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cangelmd

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About cangelmd

  • Rank
    Cool Cruiser

About Me

  • Location
    Mobile,AL,USA
  • Interests
    fun
  • Favorite Cruise Line(s)
    Celebrity, princess
  • Favorite Cruise Destination Or Port of Call
    Alsk

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  1. I have had many excellent dishes on Celebrity, in the MDR as well as specialty restaurants, but I have to admit when I saw this thread, the first thing I thought of was the worst food I had on Celebrity - the meat loaf in Blu. We were toward the end of a transatlantic, and I should have said lets go to OVC and just have a salad, but dinner is our most looked forward to evening entertainment, so there we were and I tried the meat loaf - just say no to the meat loaf and have a different wonderful choice. The Indian food is great - if you like it or want to try something beyond the OVC offerings, they do an Indian multi-course dinner one evening in Sushi on Five. This was on Reflection, but I think they have done it on other ships as well. Favs I haven't seen mentioned are the lavash crackers at dinner, the bouillebaisse in Le Petit Chef and the pizza on Edge.
  2. Yes, true, and I'm sure that CLIA is hammering that point home - at least I hope they are! I live in a town with a cruise ship, yes it is small small potatoes compared even to Galveston, but we are on the hook for a couple of million in mortgage payments on the terminal while Carnival isn't cruising. My adjective is the one that I think is being used internally both at the CDC and in Congress. Based on what we are seeing coming out of the CDC, they are working very very hard, and I think that cruising is just quite low on the priority list.
  3. Heat seems to kill the virus (I'm not sure about humidity, I've heard that, but haven't seen it from a "professional" source, but it doesn't seem to prevent the spread. Because of the profound effect of the lockdown (yay us) and the general lack of testing in the US, we don't really know if heat slows the spread. When you talk about heat in this context you are actually talking about being outside, which involves UV that definitely kills virus (my work scrubs get an hour or two of hanging out on a clothesline in the back yard for this reason) and some social distancing and better ventilation as well as temperature. Likely, just like flu (I hate to say that because it always gets shot down) and other respiratory viruses, summer and the human behaviors that accompany summer SHOULD slow the spread somewhat, but that effect may be lost in the huge change that the lockdown made. Also, don't forget that we think there is little to no natural immunity which should make transmission easier than other respiratory viruses, all other things being equal. Lastly, when you read those graphs (and our county looks just like that, little bit different scale), remember that we are testing more and more, so all the cumulative case graphs look like that. :).
  4. Agreed, but I'm beginning to think the CDC isn't going to let them. I think it will be subtle and not clearly stated, but the CDC will either drag their feet about approving a plan, or send it back to them for tweaking over and over OR will throw in so many caveats and requirements that it will not make financial sense for them to sail or will not be an experience that they can sell successfully. It could be as simple as the CDC doesn't have the time and manpower to deal with a whiny industry that doesn't even pay US taxes. I truly, truly hope I'm wrong, and obviously this scenario does not apply to ships leaving from foreign ports. I don't think there is much sympathy on Capitol Hill or in the CDC for cruising - not sure about the administration, but having 2 of the 3 against you doesn't help. Also think of how it would play out in the media, they have already crucified the cruise lines (with some justification, they aren't entirely blameless victims), if cruising begins without every t crossed and i dotted, it will be all over the press. I guess I'm coming around to the idea that if I was CEO of a cruiseline and I had any hope of making the finances work, that I would hunker down, hope to the Lord that the rosier predictions of widespread vaccines by next summer pan out and plan for that...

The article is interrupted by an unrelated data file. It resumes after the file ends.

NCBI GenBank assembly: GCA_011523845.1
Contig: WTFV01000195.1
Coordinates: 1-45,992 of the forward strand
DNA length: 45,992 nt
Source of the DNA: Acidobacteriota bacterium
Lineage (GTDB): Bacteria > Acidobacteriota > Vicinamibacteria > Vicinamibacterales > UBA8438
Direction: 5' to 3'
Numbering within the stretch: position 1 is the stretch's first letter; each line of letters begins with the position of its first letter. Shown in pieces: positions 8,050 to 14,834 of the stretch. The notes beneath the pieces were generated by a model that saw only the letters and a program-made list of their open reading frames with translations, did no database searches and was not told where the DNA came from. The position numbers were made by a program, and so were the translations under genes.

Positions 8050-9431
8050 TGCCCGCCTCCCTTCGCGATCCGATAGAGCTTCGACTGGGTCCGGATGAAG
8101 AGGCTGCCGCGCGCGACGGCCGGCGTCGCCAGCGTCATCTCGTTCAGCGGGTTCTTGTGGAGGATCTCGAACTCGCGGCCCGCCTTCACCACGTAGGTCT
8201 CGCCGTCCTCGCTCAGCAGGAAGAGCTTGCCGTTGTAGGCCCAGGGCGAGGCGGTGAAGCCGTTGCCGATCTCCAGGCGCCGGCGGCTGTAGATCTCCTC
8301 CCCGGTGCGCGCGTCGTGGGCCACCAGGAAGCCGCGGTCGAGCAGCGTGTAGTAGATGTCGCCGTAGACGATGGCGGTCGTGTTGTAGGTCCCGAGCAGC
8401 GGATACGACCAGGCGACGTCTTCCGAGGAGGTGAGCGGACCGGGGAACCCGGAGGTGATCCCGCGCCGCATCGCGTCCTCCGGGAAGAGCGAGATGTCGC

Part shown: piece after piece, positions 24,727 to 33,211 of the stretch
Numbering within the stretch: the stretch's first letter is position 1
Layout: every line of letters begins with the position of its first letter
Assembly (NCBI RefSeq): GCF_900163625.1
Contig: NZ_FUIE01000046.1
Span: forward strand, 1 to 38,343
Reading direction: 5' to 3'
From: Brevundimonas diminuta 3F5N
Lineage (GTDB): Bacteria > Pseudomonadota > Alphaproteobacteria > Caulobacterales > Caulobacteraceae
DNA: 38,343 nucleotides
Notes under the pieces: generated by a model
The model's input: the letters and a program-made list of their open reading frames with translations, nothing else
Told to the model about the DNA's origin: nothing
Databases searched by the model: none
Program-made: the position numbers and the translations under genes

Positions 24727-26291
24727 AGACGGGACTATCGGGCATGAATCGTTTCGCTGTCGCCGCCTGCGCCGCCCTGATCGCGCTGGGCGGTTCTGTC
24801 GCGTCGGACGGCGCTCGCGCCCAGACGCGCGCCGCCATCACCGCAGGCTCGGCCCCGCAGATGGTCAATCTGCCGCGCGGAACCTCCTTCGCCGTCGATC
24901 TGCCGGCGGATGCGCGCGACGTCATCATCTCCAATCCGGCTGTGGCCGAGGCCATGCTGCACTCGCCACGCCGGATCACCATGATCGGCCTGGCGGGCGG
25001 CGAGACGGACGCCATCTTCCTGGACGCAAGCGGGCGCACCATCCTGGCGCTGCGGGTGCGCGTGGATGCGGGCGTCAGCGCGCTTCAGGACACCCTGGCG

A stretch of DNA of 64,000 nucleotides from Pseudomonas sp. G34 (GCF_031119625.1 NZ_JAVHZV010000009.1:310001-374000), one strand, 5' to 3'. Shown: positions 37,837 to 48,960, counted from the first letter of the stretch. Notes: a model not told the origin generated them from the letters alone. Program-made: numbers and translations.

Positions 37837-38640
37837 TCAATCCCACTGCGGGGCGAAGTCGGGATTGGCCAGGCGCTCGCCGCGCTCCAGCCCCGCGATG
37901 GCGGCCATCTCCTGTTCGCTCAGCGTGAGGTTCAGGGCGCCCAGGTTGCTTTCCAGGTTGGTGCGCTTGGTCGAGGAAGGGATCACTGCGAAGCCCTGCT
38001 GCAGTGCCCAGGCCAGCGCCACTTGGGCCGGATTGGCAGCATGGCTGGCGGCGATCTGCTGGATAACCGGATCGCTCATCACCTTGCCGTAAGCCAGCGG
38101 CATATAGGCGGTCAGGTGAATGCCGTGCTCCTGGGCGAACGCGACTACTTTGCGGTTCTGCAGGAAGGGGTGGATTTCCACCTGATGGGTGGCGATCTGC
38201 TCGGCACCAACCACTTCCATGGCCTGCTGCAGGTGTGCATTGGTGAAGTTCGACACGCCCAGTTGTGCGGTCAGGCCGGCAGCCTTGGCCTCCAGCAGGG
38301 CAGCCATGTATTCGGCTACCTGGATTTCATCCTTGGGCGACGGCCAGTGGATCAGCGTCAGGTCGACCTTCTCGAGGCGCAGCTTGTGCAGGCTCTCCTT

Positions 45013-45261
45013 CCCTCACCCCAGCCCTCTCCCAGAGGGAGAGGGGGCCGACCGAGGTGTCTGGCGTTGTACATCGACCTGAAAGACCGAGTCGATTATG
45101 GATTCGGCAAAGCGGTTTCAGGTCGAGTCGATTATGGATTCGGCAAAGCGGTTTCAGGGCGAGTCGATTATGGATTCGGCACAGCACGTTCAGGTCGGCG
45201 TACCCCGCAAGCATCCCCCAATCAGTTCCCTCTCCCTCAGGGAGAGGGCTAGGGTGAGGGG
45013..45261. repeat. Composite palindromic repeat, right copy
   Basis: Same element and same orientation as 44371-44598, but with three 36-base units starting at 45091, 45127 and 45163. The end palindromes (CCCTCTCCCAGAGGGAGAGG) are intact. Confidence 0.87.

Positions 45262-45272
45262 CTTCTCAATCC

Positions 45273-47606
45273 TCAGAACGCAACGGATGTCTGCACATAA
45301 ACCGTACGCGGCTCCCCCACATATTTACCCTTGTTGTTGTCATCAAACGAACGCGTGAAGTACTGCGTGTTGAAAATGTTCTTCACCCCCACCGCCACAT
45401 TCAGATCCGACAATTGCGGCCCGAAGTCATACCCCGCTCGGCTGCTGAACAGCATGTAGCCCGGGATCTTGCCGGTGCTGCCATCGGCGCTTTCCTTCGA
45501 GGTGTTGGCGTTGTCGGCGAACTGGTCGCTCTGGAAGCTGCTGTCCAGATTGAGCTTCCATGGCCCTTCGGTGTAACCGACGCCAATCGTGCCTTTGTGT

5. And this is why the more I think about it, and the longer this goes, the more convinced I become that there will be no cruising without a vaccine and enough vaccine to cover most all people. Hotels have been looking to scrap daily maid service for years and Covid is a handy excuse. The service on a cruise is part of the experience, even diluted as it has been over the last 10 years, I’m not sure how this will pan out going forward. Its inflammatory and probably not fair to say the CDC has it in for the cruise industry and is trying to send a message, but I do think there is little incentive for CDC to prioritize cruising, or even cut the industry a break. CDC is mostly providing guidelines and suggestions, but for cruises they actually get to decide yea or nay, and I suspect that behind the scenes the reopening plans have to be either proof of vaccination by almost everyone onboard or an equivalent level of safety.
  6. In short, no. I’m afraid cruise ships are way down the priority list for the CDC and there is so much that is changing so fast about this virus and the CDC recommendations. For example, we just got tentative guidance from CDC about when healthcare workers can go back to work after a positive test. That came through about 2 weeks ago, but was based on internal CDC studies with no supporting corroboration- confirming data came this week. I’m talking basic info like we have a nurse who had mild to moderate symptoms almost 4 weeks ago, has felt well for over 2 weeks, but still tests positive - can s/he come back to work? Information about how best to measure infectivity is going to explode this summer, but it will take time to correlate and assimilate this data and turn it into recommendations. I think the CDC is going to require some sort of testing of passengers and crew, and in order for the safety measures to be financially workable for the cruise lines and “vacationally” bearable for the passengers, we will have to understand what those test results truly mean. I don’t see any “new onboard rules” before October at the earliest, and on,y the most limited cruising before 2021.